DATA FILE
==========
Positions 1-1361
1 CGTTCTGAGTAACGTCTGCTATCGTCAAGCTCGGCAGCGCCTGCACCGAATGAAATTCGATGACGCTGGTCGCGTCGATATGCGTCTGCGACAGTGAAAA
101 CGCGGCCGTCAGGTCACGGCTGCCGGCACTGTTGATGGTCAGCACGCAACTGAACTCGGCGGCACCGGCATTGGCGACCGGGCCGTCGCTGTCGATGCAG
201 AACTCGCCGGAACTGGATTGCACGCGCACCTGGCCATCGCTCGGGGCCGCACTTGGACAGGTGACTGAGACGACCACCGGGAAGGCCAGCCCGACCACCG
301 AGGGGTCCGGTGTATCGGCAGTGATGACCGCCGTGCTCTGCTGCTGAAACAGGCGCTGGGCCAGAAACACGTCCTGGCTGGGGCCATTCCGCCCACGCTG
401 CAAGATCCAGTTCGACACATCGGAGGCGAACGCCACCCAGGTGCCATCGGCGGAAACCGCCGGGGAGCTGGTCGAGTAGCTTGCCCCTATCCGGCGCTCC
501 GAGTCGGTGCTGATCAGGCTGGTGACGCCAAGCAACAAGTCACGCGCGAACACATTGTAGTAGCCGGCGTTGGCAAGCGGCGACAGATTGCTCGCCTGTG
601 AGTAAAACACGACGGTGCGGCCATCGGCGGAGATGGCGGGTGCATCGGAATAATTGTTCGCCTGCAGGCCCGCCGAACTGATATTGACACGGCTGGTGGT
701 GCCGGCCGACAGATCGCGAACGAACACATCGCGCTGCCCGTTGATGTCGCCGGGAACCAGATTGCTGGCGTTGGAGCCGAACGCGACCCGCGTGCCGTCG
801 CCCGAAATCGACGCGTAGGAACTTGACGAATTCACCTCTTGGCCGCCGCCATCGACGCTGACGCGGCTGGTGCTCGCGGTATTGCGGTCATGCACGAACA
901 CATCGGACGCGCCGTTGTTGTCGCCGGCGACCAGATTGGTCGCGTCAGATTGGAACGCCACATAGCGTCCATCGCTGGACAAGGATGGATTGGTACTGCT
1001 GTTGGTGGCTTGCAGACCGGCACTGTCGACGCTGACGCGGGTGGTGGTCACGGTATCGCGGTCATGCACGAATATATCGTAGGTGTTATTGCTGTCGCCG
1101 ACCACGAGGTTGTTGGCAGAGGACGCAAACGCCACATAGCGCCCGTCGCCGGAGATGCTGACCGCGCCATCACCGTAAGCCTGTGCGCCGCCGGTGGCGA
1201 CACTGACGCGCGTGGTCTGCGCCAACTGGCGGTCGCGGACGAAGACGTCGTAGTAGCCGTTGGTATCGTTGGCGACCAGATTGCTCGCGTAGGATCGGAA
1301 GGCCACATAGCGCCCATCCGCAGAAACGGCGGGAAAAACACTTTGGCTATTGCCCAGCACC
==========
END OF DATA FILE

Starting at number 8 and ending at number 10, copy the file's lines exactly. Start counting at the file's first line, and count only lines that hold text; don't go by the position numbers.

601 AGTAAAACACGACGGTGCGGCCATCGGCGGAGATGGCGGGTGCATCGGAATAATTGTTCGCCTGCAGGCCCGCCGAACTGATATTGACACGGCTGGTGGT
701 GCCGGCCGACAGATCGCGAACGAACACATCGCGCTGCCCGTTGATGTCGCCGGGAACCAGATTGCTGGCGTTGGAGCCGAACGCGACCCGCGTGCCGTCG
801 CCCGAAATCGACGCGTAGGAACTTGACGAATTCACCTCTTGGCCGCCGCCATCGACGCTGACGCGGCTGGTGCTCGCGGTATTGCGGTCATGCACGAACA